Myeloproliferative disorders are a group of cancers characterized by the uncontrolled replication of cells derived from myeloid stem cells. These cells have the potential to become red blood cells, platelets, and some types of white blood cells.

The term “myeloproliferative disorders” was created in 1951, but the World Health Organization (WHO) now classifies these conditions as myeloproliferative neoplasms. They primarily affect older adults, and it’s estimated that there are 1 to 5 cases per 100,000 people per year.

The four most common types of myeloproliferative disorders are:

Read on to learn more about these conditions, including symptoms, treatment options, and outlook.

Your bone marrow contains blood stem cells that have the potential to become two other types of stem cells called myeloid and lymphoid stem cells.

Myeloid stem cells have the potential to become red blood cells, platelets, and some type of white blood cells. Lymphoid stem cells become different types of white blood cells.

Myeloproliferative disorders are a group of cancers that develop in cells derived from myeloid stem cells. There are four main types:

  • Chronic myeloid leukemia (CML). CML is a slow-growing leukemia that starts in immature myeloid cells. About 1 in 526 people in the United States will develop CML in their lifetime.
  • Primary myelofibrosis. Primary myelofibrosis is a condition where bone marrow is replaced with a scar-like material that leads to the abnormal production of blood cells. The condition is estimated to develop in 1.5 people per 100,000 per year in the United States.
  • Essential thrombocythemia. Essential or primary thrombocythemia is a condition where your body produces too many platelets, the cells that help your blood clot. It’s estimated to affect 0.2 to 2.5 people per 100,000 per year.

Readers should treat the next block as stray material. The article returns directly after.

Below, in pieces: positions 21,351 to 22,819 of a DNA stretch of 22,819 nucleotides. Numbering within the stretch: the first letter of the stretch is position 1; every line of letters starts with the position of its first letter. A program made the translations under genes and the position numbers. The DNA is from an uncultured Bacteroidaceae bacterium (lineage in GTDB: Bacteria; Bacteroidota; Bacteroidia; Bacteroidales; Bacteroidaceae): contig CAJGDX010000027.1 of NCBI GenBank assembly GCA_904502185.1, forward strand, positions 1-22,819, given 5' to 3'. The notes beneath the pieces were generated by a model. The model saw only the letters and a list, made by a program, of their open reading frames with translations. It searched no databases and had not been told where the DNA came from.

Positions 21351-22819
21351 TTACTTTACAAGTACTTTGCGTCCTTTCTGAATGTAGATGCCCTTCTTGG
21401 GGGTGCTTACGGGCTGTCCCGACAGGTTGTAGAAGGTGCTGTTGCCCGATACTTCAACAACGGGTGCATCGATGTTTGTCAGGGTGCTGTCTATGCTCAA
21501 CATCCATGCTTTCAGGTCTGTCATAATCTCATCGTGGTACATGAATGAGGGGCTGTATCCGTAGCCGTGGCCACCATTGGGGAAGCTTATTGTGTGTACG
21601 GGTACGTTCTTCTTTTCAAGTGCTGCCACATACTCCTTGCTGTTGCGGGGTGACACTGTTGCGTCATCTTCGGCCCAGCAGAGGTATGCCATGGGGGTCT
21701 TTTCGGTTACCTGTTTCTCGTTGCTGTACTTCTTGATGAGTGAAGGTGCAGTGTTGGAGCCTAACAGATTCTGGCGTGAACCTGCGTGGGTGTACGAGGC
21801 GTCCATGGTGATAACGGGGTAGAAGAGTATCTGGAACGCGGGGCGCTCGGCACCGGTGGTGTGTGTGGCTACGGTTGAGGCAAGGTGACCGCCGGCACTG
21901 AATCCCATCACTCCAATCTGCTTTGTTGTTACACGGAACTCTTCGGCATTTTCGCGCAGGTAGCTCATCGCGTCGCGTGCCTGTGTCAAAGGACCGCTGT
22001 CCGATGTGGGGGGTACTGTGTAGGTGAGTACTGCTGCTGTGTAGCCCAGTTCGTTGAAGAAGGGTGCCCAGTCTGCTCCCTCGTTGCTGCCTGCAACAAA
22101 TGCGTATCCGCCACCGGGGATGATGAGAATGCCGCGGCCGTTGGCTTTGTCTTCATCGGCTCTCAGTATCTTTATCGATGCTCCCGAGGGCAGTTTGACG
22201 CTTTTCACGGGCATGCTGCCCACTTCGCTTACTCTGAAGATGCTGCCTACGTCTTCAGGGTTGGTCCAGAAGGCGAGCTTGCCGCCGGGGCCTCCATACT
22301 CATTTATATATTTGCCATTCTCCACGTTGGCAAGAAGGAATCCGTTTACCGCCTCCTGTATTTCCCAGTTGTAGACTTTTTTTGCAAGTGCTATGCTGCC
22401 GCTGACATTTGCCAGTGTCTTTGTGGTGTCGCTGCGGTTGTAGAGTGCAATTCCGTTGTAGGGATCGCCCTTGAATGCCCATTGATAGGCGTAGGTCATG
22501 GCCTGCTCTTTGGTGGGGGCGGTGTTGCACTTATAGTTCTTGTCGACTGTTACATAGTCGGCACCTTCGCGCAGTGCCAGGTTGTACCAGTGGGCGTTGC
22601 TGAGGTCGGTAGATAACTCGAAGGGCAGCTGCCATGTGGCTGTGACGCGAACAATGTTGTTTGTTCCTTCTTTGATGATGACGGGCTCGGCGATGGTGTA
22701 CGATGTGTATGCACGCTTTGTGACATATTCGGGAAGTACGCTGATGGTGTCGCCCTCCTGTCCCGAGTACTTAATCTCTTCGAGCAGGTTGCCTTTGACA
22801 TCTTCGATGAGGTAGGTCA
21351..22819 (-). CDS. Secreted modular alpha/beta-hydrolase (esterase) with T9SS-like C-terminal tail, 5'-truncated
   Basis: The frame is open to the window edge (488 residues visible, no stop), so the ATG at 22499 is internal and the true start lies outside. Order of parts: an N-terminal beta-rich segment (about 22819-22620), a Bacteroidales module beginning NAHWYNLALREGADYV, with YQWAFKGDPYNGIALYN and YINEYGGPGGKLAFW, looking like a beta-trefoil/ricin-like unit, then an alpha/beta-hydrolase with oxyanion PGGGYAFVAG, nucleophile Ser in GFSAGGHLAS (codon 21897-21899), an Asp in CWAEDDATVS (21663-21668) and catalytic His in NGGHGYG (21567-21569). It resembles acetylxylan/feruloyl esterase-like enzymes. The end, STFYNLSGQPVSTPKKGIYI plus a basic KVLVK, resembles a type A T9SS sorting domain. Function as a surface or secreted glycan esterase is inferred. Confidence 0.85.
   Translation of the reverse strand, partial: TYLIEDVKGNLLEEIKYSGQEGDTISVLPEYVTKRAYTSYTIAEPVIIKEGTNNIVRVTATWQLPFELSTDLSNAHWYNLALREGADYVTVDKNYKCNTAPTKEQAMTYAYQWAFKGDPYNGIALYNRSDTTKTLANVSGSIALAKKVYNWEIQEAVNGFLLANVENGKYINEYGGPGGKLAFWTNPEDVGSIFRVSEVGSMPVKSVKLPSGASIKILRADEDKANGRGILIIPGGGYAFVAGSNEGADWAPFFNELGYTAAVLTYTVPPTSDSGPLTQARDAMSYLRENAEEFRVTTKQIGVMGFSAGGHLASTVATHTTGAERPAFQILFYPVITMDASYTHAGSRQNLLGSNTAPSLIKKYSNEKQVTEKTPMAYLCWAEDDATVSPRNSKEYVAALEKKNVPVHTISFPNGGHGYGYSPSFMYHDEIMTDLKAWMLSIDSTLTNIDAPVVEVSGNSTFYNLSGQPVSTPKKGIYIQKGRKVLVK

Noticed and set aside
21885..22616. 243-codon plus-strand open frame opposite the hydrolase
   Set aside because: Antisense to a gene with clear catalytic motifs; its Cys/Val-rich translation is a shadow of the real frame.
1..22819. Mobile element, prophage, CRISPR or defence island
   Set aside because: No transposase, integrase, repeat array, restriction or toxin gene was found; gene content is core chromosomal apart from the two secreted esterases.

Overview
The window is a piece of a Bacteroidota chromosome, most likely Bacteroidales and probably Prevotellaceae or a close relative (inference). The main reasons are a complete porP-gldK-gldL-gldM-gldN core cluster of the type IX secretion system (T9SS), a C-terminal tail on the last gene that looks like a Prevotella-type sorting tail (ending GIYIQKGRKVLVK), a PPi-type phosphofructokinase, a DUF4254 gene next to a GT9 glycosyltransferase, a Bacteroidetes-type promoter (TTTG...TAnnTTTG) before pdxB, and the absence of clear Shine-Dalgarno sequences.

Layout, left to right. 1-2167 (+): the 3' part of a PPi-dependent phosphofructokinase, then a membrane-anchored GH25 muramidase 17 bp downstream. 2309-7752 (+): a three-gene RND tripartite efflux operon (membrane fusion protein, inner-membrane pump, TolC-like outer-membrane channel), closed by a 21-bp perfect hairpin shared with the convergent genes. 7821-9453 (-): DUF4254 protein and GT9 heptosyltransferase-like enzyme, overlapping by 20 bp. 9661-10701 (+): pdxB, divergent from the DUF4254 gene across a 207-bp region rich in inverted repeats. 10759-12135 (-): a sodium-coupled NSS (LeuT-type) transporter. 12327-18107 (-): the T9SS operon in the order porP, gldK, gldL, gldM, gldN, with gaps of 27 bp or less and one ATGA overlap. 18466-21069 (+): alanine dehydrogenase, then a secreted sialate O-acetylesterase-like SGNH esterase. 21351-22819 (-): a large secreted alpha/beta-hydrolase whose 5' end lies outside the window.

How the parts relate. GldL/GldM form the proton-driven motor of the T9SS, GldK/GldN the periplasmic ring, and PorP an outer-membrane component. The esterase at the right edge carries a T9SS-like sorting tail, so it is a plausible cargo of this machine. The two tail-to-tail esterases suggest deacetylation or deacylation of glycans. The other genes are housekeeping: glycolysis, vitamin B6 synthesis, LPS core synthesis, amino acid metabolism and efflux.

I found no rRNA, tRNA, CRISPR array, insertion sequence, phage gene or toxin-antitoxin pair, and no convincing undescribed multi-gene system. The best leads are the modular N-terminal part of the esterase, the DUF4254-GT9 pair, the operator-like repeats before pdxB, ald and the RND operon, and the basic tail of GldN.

• Polycythemia vera. Polycythemia vera is a condition that causes your body to produce an excessive number of red blood cells, which thicken your blood. It’s estimated to affect 2.8 men per 100,000 and 1.3 per 100,000 women per year.

Rarer types of myeloproliferative disorders include:

  • Chronic neutrophilic leukemia (CNL). CNL is an extremely rare condition characterized by the overproduction of white blood cells called neutrophils.
  • Chronic eosinophilic leukemia (CEL). Chronic eosinophilic leukemia is a rare leukemia where your body overproduces white blood cells called eosinophils, which release chemicals in response to infections and allergies. CEL usually progresses slowly. Less commonly, it changes into an aggressive leukemia called acute myeloid leukemia (AML).

Symptoms vary depending on what type of myeloproliferative disorder you have. It’s common not to have any symptoms in the early stages of the disease.

Here’s a look at some potential symptoms for the most common conditions:


Polycythemia vera

Essential thrombocythemia

  • headache
  • dizziness
  • visual changes
  • burning or prickling in limbs
  • fatigue
  • easy bruising
  • stroke-like symptoms
  • enlarged spleen

Primary myelofibrosis

Myeloproliferative disorders are caused by the overproduction of blood cells, but the exact reason they occur isn’t known. They tend to develop in older adults and are more common in males overall. A combination of environmental and inherited genetic factors likely plays a role.

People with a Janus kinase 2 (JAK2) mutation have a higher risk of developing myeloproliferative disorders. Exposure to ionizing radiation and chemicals such as benzene may also increase risk.